Foot impairments and walking disability with RA
Rheumatoid arthritis frequently affects the joints of the foot and ankle; commonly the joints that connect the toes to the foot (called the metatarsophalangeal joint or MTP joint). This is what we usually call the ball of the foot. And it can also affect the smaller joints of the toes. Similar to other joints, RA can cause synovitis in the MTP joints, causing pain, swelling and joint erosion and deformity eventually making it difficult to stand, walk and to wear shoes comfortably. Since the big toe and the fifth toe to tend to bear the most pressure, these joints are the most often affected. In children, RA in the joints of the foot causes similar pain, swelling and joint deformities that also affect the proper bone growth and development of the joints.
In fact, studies have shown that 90% of people with RA have painful feet or ankles at some point during the course of their disease. Other studies have varied about how many joints are affected and how severely. In the November issue of Arthritis & Rheumatism, researchers in the Netherlands recently published a study of the prevalence and course of foot impairments and walking disability in people in the first eight years of having RA. The study included 848 adults over 18 with recent onset RA from 1995 through the present. Overall, the study determined that the prevalence of pain, swelling and walking disability is initially high in early onset RA (about 70%). Then after about 2 years, the numbers of people reporting these problems stabilizes at 40-50%. Fifty-seven percent had walking disability in the first year of diagnosis. That number decreased to 40% after the first year. However, about 60% of the participants developed joint erosions in one or more joints over the eight year period and over time those erosions increased in severity.
It’s important to note that biologic drugs weren’t introduced until 2001; six years after this study began. The authors noted that more aggressive treatment with these drugs for participants in later years of the study may have affected the frequency of foot impairments and walking disability. They also cautioned that improvement in foot impairments doesn’t necessarily result in an improvement in walking disability, since walking involves many more joints.
Treatment options for RA in the feet
As with treatment for RA overall, treatment for foot involvement generally begins with anti-inflammatory medications and/or biologic drugs to reduce pain and swelling and to attempt to slow down the progression of the disease. Injections of drugs like cortisone can offer temporary relief to a targeted joint.
For getting around everyday, it is helpful to find comfortable shoes or shoe inserts that reduce the pressure on the toes with cushioning or reducing the amount of bend in the toe during walking. Both brand-name (like Dansko clogs) and custom-made options offer a rocker type of sole or metal braces in the sole that absorb some of the force and reduce the amount the toes need to bend.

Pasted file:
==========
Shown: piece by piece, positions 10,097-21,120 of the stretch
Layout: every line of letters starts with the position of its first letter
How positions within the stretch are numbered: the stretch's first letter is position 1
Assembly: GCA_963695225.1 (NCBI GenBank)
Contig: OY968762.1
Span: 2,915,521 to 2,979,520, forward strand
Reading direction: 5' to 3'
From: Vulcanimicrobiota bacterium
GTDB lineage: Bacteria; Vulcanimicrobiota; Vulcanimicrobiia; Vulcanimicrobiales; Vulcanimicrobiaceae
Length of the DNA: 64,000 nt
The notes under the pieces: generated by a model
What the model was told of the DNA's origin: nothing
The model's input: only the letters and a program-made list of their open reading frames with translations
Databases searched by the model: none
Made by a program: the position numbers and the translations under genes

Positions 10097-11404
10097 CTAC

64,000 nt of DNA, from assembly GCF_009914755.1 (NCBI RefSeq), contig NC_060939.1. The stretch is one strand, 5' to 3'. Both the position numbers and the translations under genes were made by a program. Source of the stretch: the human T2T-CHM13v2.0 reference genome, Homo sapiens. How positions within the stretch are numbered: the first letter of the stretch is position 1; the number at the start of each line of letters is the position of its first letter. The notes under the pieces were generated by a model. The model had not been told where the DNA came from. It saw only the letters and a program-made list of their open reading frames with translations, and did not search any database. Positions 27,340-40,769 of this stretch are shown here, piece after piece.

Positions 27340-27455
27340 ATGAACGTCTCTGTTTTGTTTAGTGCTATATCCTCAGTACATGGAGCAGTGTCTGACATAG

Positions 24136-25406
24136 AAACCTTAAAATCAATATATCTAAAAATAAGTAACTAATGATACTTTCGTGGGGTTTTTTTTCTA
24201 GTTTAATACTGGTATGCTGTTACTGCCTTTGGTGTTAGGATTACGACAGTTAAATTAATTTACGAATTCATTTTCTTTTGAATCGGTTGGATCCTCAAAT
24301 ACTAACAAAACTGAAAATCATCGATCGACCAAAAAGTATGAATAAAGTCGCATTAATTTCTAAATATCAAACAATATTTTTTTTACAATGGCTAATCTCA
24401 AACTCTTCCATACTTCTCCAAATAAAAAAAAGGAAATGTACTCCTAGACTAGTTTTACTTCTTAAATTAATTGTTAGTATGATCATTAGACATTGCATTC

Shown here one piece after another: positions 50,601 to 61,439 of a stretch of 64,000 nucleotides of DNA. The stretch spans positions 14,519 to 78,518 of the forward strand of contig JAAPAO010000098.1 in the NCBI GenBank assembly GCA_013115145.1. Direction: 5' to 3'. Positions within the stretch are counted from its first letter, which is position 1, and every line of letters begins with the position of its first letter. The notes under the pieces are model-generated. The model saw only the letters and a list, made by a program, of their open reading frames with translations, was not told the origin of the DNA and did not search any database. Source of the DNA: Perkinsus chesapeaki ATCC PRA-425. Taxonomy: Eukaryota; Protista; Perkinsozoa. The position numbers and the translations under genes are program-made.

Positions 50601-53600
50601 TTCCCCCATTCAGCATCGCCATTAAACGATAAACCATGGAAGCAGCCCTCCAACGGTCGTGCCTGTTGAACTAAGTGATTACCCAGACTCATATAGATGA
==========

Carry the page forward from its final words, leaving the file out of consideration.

Surgery is generally a last line option. Arthrodesis, or fusion, of the MTP joint is the favored option over a joint replacement. Fusion involves removing the joint and fixing the bones together with pins or screws, allowing the bones to fuse to become one bone. While it limits mobility, it offers more stability than a joint replacement. Artificial joint replacements for the MTP joints of the big and smaller toes are available. Coverage with insurers varies; some prefer fusion, while others cover only replacement of the great toe (considering replacements of the smaller toes experimental). While artificial joints offer more mobility, they tend to be less stable and don’t last forever. They will require more operations to replace or revise them.
If you are experiencing foot pain and difficulty walking, your rheumatologist can help you find a treatment plan and may recommend you to a podiatrist, orthopedist, orthotic specialist or other professional to find splints, inserts or shoes to help ease the pressure and pain on the feet.
Are there particular brands or styles of shoes, splints or inserts that have worked for you? What would you recommend to others? Have you had a joint fusion or joint replacement and have you felt that it was successful?
Christine Miller wrote about rheumatoid arthritis as a Patient Expert for HealthCentral. She was diagnosed at 16 months old with polyarticular juvenile rheumatoid arthritis and has gone through the ebbs and flows of disease activity — many medications, much time spent in physical and occupational therapy, surgeries, and periods of relative remission.